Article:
masc. proper name, name of Saul's commander in the Old Testament, from Hebrew Abhner, literally "my father is light," from abh "father" + ner "light."
abnormal (adj.) Look up abnormal at Dictionary.com
1835, displaced older abnormous (1742) and rival anormal (1835) under influence of Latin abnormis "deviating from a rule," from ab- "off, away from" (see ab-) + norma "rule" (see norm). The older forms were via Old French anormal (13c.), from Medieval Latin anormalos, from Greek anomalos, from an- "not" + homalos, from homos "same." The Greek word was altered in Latin by association with norma. Related: Abnormally.
abnormality (n.) Look up abnormality at Dictionary.com
"quality of being abnormal," 1854; "abnormal feature or quality," 1859, from abnormal + -ity. Earlier as abnormity (1731).
aboard (adv.) Look up aboard at Dictionary.com
late 14c., probably in most cases from Old French à bord, from à "on" + bord "board," from Frankish *bord or a similar Germanic source (see board (n.2)); the "boarding" or sides of a vessel extended to the ship itself. The usual Middle English expression was within shippes borde. The call all aboard! as a warning to passengers is attested from 1838.
abode (n.) Look up abode at Dictionary.com
mid-13c., "action of waiting," verbal noun identical with Old English abad, past participle of abiden "to abide" (see abide), used as a verbal noun. The present-to-preterite vowel change is consistent with an Old English class I strong verb (ride/rode, etc.). Meaning "habitual residence" is first attested 1570s.
abolish (v.) Look up abolish at Dictionary.com
mid-15c., from Middle French aboliss-, present participle stem of abolir "to abolish" (15c.), from Latin abolere "destroy, cause to die out, retard the growth of," perhaps from ab- "from" (see ab-) + adolere "to grow," from PIE *ol-eye-, causative of root *al- (3) "to grow, nourish" (see old), and perhaps formed as an antonym to adolere. But the Latin word rather could be from a root in common with Greek ollymi, apollymi "destroy." Tucker writes that there has been a confusion of forms in Latin, based on similar roots, one meaning "to grow," the other "to destroy." Application to persons and concrete objects has long been obsolete. Related: Abolished; abolishing.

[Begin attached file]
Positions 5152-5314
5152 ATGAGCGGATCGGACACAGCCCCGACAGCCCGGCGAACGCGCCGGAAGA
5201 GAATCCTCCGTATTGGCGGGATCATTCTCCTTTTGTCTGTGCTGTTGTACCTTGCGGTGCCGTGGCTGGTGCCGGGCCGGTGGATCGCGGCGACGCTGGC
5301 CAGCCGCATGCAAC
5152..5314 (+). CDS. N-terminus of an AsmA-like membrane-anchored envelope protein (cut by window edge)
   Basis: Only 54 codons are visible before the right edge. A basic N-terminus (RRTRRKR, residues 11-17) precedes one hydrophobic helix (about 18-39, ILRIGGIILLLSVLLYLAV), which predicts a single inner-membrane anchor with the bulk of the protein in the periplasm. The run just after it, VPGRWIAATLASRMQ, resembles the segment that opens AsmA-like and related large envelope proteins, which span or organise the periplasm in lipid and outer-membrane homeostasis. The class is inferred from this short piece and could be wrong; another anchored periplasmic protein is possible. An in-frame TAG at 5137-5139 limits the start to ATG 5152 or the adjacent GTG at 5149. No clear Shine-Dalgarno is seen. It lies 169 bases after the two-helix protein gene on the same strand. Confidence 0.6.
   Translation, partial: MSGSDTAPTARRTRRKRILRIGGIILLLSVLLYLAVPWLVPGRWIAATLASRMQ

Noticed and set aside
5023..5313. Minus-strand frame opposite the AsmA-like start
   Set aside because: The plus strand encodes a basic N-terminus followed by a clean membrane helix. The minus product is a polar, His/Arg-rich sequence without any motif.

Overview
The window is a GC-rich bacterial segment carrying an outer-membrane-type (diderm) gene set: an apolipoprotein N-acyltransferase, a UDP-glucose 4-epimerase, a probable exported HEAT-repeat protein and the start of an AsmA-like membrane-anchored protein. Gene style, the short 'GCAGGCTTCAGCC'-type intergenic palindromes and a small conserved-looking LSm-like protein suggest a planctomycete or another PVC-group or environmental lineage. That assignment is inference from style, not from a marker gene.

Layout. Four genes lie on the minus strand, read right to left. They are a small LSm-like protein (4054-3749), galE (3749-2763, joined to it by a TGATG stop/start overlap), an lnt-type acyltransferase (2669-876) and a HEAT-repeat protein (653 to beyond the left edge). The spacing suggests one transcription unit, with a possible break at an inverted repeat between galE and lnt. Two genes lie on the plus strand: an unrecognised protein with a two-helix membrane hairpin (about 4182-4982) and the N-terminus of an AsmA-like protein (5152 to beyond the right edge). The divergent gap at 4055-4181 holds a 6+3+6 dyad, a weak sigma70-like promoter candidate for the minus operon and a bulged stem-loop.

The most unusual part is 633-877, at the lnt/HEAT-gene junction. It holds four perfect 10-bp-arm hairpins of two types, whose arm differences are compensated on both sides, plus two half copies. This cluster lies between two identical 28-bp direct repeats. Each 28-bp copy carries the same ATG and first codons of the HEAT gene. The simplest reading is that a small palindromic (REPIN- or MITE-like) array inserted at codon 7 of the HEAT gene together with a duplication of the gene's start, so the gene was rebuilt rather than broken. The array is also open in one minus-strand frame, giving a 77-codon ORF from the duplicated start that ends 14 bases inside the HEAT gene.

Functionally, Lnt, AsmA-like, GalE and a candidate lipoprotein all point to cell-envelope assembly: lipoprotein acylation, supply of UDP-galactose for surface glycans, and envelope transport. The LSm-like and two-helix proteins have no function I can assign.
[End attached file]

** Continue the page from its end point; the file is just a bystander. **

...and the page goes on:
abolition (n.) Look up abolition at Dictionary.com
1520s, from Middle French abolition or directly from Latin abolitionem (nominative abolitio) "an abolition," noun of action from past participle stem of abolere "destroy" (see abolish). Specific application to "opposition to the black slave trade as a political question" is first attested 1788.
abolitionism (n.) Look up abolitionism at Dictionary.com
1790, in the anti-slavery sense, from abolition + -ism.
abolitionist (n.) Look up abolitionist at Dictionary.com
1792, originally in reference to the slave trade, from abolition + -ist. In Britain, applied 20c. to advocates of ending capital punishment.
abominable (adj.) Look up abominable at Dictionary.com
mid-14c., from Old French abominable (12c.) and directly from Late Latin abominabilis "deserving abhorrence," from stem of Latin abominari "deplore as an evil omen" (see abomination). Sometimes misdivided in earlier centuries as a bominable. Also often abhominable 14c.-17c. Related: Abominably.
abominable snowman (n.) Look up abominable snowman at Dictionary.com
1921, translating Tibetan meetaoh kangmi.